View Single Post
Old 11-21-2012, 01:29 AM   #46
rkomar
Wizard
rkomar ought to be getting tired of karma fortunes by now.rkomar ought to be getting tired of karma fortunes by now.rkomar ought to be getting tired of karma fortunes by now.rkomar ought to be getting tired of karma fortunes by now.rkomar ought to be getting tired of karma fortunes by now.rkomar ought to be getting tired of karma fortunes by now.rkomar ought to be getting tired of karma fortunes by now.rkomar ought to be getting tired of karma fortunes by now.rkomar ought to be getting tired of karma fortunes by now.rkomar ought to be getting tired of karma fortunes by now.rkomar ought to be getting tired of karma fortunes by now.
 
Posts: 1,608
Karma: 4122230
Join Date: Oct 2010
Location: Vancouver, BC, Canada
Device: PRS-505, PB 902, PRS-T1, PB 623
Quote:
Originally Posted by j.p.s View Post
Doesn't the same reasoning apply to the multiple lengthening of copyright terms in the US during the previous century?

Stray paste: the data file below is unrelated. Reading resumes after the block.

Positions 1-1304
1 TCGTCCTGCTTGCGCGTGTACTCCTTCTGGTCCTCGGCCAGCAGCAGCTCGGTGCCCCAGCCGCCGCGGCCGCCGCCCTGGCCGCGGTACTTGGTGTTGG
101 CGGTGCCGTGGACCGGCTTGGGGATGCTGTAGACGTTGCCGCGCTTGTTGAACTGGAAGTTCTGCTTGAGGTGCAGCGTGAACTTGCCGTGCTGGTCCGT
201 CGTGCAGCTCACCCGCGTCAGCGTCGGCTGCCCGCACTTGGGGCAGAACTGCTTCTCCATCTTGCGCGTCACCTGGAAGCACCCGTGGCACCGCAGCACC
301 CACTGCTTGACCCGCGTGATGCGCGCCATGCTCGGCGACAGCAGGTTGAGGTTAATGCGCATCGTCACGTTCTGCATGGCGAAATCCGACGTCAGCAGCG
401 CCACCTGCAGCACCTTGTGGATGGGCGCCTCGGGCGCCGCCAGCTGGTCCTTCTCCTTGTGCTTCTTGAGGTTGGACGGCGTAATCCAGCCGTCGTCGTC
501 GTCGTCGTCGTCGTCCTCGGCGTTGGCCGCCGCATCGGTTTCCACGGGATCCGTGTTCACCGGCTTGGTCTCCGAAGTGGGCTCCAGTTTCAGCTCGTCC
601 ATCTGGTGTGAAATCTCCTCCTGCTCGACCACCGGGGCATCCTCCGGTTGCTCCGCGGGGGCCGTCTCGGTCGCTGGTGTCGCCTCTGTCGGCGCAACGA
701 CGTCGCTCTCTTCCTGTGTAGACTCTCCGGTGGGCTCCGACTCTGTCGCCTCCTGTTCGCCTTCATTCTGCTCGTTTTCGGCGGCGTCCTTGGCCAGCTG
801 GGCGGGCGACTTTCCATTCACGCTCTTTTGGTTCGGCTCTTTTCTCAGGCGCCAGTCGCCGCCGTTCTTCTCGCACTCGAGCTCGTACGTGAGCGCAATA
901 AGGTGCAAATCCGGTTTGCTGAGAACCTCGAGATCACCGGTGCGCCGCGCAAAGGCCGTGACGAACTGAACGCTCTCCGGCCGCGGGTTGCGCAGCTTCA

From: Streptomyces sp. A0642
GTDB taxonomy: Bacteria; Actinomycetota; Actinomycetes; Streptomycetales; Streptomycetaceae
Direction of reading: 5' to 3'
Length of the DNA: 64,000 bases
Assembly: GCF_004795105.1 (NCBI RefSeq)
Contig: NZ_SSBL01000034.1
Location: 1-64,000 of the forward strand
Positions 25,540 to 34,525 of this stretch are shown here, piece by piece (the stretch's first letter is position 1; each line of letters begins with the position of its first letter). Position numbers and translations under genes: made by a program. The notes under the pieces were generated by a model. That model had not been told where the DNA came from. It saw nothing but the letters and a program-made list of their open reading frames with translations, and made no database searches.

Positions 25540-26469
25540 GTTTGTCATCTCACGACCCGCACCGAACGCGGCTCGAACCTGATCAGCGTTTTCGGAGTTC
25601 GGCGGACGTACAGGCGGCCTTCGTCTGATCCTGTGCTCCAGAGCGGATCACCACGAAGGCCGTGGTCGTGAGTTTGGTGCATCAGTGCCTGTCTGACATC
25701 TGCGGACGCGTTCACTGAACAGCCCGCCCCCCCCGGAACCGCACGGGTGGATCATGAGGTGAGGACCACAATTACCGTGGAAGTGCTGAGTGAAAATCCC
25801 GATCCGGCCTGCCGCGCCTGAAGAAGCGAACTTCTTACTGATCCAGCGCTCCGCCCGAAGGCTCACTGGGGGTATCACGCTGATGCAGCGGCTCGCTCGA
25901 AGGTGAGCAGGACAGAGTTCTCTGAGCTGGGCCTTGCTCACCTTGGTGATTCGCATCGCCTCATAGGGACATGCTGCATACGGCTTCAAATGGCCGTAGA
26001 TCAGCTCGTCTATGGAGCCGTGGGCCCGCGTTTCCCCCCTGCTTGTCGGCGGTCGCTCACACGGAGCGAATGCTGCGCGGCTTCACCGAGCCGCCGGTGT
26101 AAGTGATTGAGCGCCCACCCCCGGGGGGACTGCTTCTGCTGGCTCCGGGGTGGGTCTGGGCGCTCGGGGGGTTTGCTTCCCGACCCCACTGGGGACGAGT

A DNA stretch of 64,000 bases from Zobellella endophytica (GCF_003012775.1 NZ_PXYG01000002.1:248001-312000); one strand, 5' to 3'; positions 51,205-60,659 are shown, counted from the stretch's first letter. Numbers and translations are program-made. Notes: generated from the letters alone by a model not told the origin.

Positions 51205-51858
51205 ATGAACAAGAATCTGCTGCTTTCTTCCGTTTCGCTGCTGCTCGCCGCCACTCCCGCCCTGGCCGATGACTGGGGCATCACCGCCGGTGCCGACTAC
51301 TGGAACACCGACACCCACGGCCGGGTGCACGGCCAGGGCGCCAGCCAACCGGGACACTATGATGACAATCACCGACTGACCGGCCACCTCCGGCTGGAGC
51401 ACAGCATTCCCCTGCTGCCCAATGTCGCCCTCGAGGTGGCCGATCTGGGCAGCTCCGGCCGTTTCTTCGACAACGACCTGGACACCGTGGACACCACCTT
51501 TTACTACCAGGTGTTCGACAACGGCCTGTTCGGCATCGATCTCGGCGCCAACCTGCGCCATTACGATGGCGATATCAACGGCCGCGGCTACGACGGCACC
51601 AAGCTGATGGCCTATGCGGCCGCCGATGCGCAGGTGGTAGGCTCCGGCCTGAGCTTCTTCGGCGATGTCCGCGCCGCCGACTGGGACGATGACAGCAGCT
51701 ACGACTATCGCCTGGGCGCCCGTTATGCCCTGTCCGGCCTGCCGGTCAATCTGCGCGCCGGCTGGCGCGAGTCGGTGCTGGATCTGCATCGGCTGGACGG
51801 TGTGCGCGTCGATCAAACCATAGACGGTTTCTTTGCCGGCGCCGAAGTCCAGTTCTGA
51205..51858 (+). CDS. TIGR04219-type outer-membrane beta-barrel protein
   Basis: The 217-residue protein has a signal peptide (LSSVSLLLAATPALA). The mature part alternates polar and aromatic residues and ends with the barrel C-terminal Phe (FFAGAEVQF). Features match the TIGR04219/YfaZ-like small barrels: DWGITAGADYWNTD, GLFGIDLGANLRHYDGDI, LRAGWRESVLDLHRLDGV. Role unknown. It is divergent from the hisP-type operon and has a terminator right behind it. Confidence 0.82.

I could easily argue that changing technology is leading to lengthening copyright terms. It's all about controlling the market. In a sense, longer copyright terms _do_ increase "innovation" because they keep older works off the market and out of competition with new (controlled) works. That becomes even more important when anyone with a scanner and a computer can reintroduce an old work that has gone out of copyright and compete for readers' time. The IP landlords want their rent payments, and they'll do what they can to stop you from leaving your plot.

I don't see how any of the producers would gain that much from a shorter copyright term, whatever the technology. Sure, our culture would benefit, but nobody seems to argue for that much anymore. It's all about money.
rkomar is offline   Reply With Quote